In his “rebuttal” Thompson also makes an innocuous appeal to Scott Hahn thinking that he will help his case. Unfortunately, Scott Hahn will prove to be an inadequate resource for him as well. In Letter and Spirit in which Hahn is one of the contributing authors and chief editors Joseph Atkinson cites their late superior the Austrian cardinal Franz Konig who forwarded the position of “limited inerrancy” and to that effect appealed to Mark 2:26 as one of the examples of the fact that not the whole of the Bible is safeguarded from error. To be sure, Atkinson disagrees with Konig and assumes the worn out solution that έπί could refer to a period of time which may not necessarily point to Abiathar’s high priesthood. He in fact specifically cites Lane in his footnote to the proferred solution. We have already gone through Lane and the critique that he himself supplied to the favoured solution as well as others’ comments on the preposition. There is no need for redundancy by repeating them here. We have clearly proven that such an interpretation is unfounded and clearly against the natural sense of the sentence construction. What is even more amazing is that Keith Thompson actually believes that Catholics and the Church that they preach and represent are not truly Christian (in fact they are false Christians) as he clearly illustrated in the discussion that we had in the comment section under Does Allah Pray? If yes then who does He pray to?. Why would he appeal to a false Christian namely Scott Hahn but reject a liberal Christian/Catholic namely Raymond Brown? Is that not completely disingenuous? In fact none of what is contained in Brown’s literature (An Introduction to New Testament Christology) including his remarks on Mark 2:26 can be regarded as anti-Catholic or false by Hahn who is himself a Catholic yet of the laity as opposed to Brown who was an ordained priest. The reason for this is that almost every one of Brown’s published work if not all of them bear the “nihil obstat” and “imprimatur” seals of the Catholic Church. What are those? “The nihil obstat and imprimatur are official declarations that a book or pamphlet is free of doctrinal or moral error. No implication is contained therein that those who have granted the nihil obstat and imprimatur agree with the contents, opinions, or statements expressed.” That is the standard definition of those seals. Hahn’s own website furnishes material from yet another major superior who concedes that Mark 2:26 is in error which Matthew and Luke realised and removed from their respective writings:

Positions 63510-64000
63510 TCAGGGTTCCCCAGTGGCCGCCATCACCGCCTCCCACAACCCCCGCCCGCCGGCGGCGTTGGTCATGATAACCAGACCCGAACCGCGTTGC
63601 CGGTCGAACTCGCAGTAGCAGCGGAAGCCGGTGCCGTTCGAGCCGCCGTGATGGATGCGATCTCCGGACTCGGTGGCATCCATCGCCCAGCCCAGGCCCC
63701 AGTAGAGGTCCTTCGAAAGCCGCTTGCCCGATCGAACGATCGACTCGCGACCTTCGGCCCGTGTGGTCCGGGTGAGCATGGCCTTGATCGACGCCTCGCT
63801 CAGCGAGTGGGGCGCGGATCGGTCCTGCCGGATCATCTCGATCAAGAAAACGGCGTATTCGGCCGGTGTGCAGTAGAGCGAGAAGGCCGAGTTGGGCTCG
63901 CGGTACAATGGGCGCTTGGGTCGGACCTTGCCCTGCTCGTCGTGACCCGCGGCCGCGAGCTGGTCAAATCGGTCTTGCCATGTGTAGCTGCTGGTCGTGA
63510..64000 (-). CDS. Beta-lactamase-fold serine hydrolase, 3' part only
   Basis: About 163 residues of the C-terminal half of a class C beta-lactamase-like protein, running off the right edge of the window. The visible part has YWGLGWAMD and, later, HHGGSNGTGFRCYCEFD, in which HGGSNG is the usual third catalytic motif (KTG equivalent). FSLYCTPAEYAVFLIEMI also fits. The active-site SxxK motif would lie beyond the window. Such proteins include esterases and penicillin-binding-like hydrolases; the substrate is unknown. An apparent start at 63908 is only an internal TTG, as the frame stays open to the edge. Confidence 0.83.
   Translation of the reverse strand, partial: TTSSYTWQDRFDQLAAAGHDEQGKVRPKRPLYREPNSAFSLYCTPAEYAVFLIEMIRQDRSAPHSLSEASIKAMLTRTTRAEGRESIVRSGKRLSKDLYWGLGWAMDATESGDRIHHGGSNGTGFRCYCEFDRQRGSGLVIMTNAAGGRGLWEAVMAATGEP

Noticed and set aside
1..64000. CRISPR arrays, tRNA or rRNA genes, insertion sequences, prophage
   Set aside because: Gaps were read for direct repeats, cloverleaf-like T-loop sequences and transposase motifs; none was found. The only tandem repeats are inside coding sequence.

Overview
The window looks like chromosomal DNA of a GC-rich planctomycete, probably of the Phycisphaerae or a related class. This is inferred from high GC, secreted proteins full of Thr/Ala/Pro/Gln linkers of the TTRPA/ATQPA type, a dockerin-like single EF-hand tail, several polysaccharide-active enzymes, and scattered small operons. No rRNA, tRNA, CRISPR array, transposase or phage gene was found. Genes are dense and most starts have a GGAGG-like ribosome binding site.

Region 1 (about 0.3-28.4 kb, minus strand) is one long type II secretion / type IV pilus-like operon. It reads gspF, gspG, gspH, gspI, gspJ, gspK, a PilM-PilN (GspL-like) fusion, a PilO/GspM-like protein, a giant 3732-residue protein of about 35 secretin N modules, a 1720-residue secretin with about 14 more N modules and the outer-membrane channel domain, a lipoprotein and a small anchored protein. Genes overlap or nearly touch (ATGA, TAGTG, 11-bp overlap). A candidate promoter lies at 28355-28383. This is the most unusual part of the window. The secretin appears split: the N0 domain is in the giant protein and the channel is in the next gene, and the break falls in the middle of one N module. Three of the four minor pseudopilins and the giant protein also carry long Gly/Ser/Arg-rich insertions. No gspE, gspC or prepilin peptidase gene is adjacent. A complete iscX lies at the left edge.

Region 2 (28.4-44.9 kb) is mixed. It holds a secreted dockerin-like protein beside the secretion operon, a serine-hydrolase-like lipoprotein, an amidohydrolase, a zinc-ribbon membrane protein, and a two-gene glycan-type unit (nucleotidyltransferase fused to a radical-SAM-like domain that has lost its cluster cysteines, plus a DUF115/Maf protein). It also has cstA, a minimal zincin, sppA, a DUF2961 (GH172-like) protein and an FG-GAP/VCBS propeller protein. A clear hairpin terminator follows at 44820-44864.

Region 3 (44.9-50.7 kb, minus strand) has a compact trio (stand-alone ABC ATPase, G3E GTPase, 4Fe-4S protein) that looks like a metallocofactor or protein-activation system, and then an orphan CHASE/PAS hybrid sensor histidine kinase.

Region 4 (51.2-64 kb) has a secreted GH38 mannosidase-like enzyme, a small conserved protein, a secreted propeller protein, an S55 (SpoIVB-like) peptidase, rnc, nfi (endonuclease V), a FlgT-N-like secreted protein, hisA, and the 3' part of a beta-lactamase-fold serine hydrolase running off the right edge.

“Thus it is not surprising that according to a practically irrefutable consensus of historians there definitely are mistakes and errors in the Bible in profane matters of no relevance for what Scripture properly intends to affirm. One can point out small matters, like the fact that Mark speaks of the High Priest Abiathar (Mk 2:26) instead of his father, Ahimelech, an error which Matthew and Luke correct in their accounts.” 
The above quotation is from none other than Professor Joseph Ratzinger who is currently Pope Benedict XVI to whom Scott Hahn owes allegiance (or religious assent). Thus an appeal to Hahn does not negate our appeal to Brown.
Catholic theologian Dr. Mary Healy who is Associate Professor of Sacred Literature at Sacred Heart Major Seminary in her commentary on the verse writes:
“The phrase when Abiathar was high priest is apparently incorrect, since it was not Abiathar but his father, Ahimelech, who was high priest at the time. A possible solution to the discrepancy is that sometimes a section of a biblical scroll was named for a prominent individual or event in that section (as in Mark 12:26). The phrase which is literally “concerning Abiathar the high priest,” was then intended to locate the relevant section of 1 Samuel, in a way similar to modern biblical chapter division. See Lane, Gospel of Mark, 115-16.”  (underline emphasis added)
The possible solution which is suggested above with reference to Mark 12:26 has already been shown to be invalid. We have proven that the phrase literally means “when Abiathar was high priest” and not “concerning Abiathar the high priest.” The appeal made to Lane has already been discussed and it clearly fails. The admission seen in the above quotation at the beginning, that is, “The phrase when Abiathar was high priest is apparently incorrect” is right on the mark. Therefore we can add Dr. Mary Healy as yet another prominent Catholic theologian who agrees that the text as it stands is in error. Incidentally Dr. Healy is a senior fellow at Scott Hahn’s Saint Paul’s Center for Biblical Theology.